Social network site Facebook (FB) reported tremendous second quarter results. Revenue surged 53% year-over-year to $1.8 billion, easily exceeding consensus estimates. Earnings, excluding certain items, jumped 58% year-over-year to $0.58 per share. The firm generated a robust $1.05 billion in free cash flow during the second quarter, equal to 58% of revenue.
Image Source: FB 2Q 2013 Earnings Slides
The story for Facebook during the second quarter was the explosion in advertising growth, which surged 61% year-over-year to $1.6 billion. As we see from the above image, advertising growth was robust across all geographies, up 51% in the US & Canada, up 96% in Asia, up 53% in the struggling European region, and up 94% in the rest of the world.
What drove such robust growth? It was two-fold: a combination of News Feed ads (which didn't occur in the second quarter of 2012) and fantastic mobile expansion. In fact, mobile advertising now accounts for 41% of total advertising spending at Facebook, or $656 million during the second quarter. Mobile advertising wasn't a significant figure in the second quarter of 2012, but it represented 30% of advertising in the first quarter of 2013 ($374 million) implying sequential growth of 75%! Because Facebook has done such a great job integrating News Feed ads into its mobile product, we think the firm will experience little, if any, blowback related to the advertising presentation.
COO Sheryl Sandberg put current mobile advertising spending into perspective, saying on the conference call:
"The time people are spending on mobile devices is increasing dramatically (AND) mobile represents just 2% of ad spent globally and 3% in the U.S. We have a massive and growing mobile user base. We have an impressive share of mobile time spent and we have one if not the most effective mobile app products. Together this positions us well to lead the mobile app market."
Sandberg wasn't exaggerating about time spent on mobile (shown below).
Image Source: FB 2Q 2013 Investor Slides
As global data coverage improves, we anticipate that the number of mobile monthly active users will grow even more. Facebook looks well-positioned to seize upon this trend, and Facebook's younger demographics are seeing people access Facebook exclusively from mobile devices. For younger demographics, advertisers might have to go to Facebook in order to find their desired target market.
Image Source: FB 2Q 2013 Investor Slides
Best Ideas Newsletter holding Google (GOOG) will likely look to combat this issue. Google doesn't have a mobile advertising platform as great as the News Feed at this time, but we think mobile search already does a solid job of generating revenue for the search giant.
We must also not forget that Facebook owns another exceptionally popular social network in Instagram. Even if users leave Facebook (which is not happening), there is a good chance that usage might migrate to Instagram, which is still in its infancy. CEO and founder Mark Zuckerberg added some color on how the business is being built, explaining:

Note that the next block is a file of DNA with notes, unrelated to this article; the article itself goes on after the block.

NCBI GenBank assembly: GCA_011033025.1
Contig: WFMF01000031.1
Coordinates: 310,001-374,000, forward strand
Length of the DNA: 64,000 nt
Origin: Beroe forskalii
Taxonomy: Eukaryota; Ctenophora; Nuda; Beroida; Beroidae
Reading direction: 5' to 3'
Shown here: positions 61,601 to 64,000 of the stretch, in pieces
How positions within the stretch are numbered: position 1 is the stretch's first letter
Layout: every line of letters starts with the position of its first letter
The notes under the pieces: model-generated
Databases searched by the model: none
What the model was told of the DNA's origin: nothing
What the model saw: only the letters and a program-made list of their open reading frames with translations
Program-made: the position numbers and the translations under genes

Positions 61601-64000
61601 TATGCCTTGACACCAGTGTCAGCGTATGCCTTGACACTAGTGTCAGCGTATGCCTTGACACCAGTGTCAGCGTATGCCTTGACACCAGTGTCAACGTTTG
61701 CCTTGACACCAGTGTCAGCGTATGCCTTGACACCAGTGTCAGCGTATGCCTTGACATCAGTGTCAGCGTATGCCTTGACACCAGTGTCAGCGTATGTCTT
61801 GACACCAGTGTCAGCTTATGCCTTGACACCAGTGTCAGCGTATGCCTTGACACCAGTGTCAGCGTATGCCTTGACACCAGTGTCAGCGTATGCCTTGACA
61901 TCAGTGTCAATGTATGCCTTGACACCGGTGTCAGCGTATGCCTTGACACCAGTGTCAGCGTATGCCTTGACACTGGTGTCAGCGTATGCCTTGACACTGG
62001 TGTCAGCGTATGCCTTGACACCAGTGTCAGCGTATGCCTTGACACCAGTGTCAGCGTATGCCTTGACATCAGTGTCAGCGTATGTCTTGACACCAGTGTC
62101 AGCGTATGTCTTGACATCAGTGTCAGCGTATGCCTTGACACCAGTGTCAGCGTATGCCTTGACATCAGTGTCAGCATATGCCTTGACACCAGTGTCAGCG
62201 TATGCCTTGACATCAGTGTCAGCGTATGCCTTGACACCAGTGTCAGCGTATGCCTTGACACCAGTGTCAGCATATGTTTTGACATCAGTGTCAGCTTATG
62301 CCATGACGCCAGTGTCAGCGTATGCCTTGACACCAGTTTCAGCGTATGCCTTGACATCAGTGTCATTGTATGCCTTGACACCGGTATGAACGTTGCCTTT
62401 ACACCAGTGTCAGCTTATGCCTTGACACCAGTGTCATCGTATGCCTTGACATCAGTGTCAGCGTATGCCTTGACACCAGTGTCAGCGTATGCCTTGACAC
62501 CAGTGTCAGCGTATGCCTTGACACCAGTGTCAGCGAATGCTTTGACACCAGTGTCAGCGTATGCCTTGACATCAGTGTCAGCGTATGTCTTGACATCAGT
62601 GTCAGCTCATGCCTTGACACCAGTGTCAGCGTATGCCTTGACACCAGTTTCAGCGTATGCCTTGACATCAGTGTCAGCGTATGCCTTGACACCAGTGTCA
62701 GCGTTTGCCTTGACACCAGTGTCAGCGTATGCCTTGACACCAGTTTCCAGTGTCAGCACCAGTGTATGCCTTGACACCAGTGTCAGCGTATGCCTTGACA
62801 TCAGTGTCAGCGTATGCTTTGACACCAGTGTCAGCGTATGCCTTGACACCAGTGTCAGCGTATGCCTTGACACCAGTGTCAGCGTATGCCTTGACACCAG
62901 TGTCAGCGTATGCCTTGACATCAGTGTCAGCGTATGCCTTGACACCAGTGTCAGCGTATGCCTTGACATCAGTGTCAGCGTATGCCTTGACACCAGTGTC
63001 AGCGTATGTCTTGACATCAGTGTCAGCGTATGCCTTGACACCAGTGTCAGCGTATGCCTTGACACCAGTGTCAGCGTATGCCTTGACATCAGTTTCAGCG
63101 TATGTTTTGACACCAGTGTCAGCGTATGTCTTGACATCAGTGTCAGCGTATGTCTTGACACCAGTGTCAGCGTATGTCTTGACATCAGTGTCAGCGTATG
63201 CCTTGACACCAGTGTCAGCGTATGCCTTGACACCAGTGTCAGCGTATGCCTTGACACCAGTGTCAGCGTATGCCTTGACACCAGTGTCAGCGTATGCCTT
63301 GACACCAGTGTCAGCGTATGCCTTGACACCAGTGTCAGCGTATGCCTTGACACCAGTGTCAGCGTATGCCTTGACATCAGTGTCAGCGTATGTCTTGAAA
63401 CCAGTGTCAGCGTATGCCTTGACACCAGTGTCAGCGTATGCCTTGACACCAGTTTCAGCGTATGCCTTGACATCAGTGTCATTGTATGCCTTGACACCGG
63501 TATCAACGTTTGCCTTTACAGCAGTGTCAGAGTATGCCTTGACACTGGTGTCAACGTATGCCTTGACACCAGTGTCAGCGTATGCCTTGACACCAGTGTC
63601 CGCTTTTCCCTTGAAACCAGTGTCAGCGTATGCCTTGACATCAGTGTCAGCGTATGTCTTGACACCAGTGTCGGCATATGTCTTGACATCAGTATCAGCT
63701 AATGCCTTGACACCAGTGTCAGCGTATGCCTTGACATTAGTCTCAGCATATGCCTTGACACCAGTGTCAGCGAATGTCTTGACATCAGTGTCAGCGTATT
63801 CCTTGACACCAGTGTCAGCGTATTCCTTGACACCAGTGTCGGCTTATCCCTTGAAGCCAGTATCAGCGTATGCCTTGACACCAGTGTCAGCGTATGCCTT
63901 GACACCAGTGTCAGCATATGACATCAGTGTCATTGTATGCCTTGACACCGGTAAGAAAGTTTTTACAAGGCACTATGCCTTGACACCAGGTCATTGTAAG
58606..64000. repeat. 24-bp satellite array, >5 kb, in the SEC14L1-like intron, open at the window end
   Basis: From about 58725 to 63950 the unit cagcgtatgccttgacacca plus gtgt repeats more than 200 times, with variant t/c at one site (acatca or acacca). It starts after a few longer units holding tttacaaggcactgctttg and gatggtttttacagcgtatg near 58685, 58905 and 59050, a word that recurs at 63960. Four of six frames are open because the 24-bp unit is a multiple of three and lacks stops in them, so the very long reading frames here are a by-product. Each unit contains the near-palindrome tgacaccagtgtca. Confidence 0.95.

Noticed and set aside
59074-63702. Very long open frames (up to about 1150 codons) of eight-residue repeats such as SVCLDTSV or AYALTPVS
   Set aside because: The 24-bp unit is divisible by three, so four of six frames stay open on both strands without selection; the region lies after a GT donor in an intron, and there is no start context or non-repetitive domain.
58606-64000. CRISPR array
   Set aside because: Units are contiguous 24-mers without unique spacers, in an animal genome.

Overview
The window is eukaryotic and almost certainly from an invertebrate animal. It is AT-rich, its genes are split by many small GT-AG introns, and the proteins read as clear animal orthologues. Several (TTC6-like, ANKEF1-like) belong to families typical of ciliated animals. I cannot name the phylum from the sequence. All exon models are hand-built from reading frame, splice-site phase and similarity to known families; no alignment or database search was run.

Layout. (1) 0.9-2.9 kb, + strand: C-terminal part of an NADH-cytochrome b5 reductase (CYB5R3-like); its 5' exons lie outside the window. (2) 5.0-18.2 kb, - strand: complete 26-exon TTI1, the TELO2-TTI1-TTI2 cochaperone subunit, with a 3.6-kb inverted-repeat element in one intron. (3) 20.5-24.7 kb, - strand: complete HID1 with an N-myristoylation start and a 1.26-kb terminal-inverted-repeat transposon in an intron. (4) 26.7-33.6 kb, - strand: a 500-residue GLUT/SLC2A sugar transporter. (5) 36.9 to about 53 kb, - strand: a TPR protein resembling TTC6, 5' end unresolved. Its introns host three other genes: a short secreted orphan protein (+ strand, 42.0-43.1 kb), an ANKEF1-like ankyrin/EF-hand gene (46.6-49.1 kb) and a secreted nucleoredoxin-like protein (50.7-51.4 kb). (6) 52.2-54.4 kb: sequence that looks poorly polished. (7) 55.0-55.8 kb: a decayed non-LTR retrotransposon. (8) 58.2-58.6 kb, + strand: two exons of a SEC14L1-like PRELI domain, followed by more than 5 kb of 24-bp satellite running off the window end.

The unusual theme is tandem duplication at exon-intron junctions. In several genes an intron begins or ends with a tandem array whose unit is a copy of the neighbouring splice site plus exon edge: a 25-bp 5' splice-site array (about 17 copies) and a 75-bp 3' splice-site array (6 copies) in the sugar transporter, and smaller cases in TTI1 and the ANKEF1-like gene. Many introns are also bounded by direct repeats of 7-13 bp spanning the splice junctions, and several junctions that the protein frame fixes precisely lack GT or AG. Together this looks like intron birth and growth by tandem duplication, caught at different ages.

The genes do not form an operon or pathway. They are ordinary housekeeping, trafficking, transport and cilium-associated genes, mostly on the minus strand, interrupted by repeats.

"Kevin has always been clear that we're building Instagram to be a business and that we expect that over time we're going to generate a lot of profit from it and probably through advertising. Now that all said, right now it's just growing still quickly. I mean the number that we just said was 130 million monthly actives. Video product is growing really quickly. There are so many directions to expand this in that we think that the right focus for now is to continue just focusing on increasing the footprint of Instagram. And when the right time comes then we'll think about doing advertising as well, but I think that's going to be a really big opportunity."
On the cost side of the equation, Facebook performed relatively well, improving non-GAAP operating margins 100 basis points year-over-year to 44%. The big expense to watch at Facebook is share-based compensation, which was $224 million in the most recently-reported quarter.
Looking ahead, we don't expect free cash flow to be as strong as it was in the first half of the year. Facebook has about $1.1 billion in additional capital spending planned, making the current run-rate for free cash flow look ambitious. Nevertheless, Facebook looks poised to ride mobile advertising trends to higher levels of profitability and revenue in the future.
While shares were bid up beyond reason during its initial public offering, shares of Facebook have performed quite well since bottoming in the high-teens. The stock remains as susceptible to animal spirits as ever, as we can see with shares up over 25% in one day.
We believe Facebook is a great company with nearly limitless possibilities for its future. Though many pundits continue to predict its demise, we think Facebook has strong staying power (especially considering that many users have built an entire digital life on the platform). We plan to make some tweaks to our valuation model, but we would still wait for a pullback before considering shares for the portfolio of our Best Ideas Newsletter.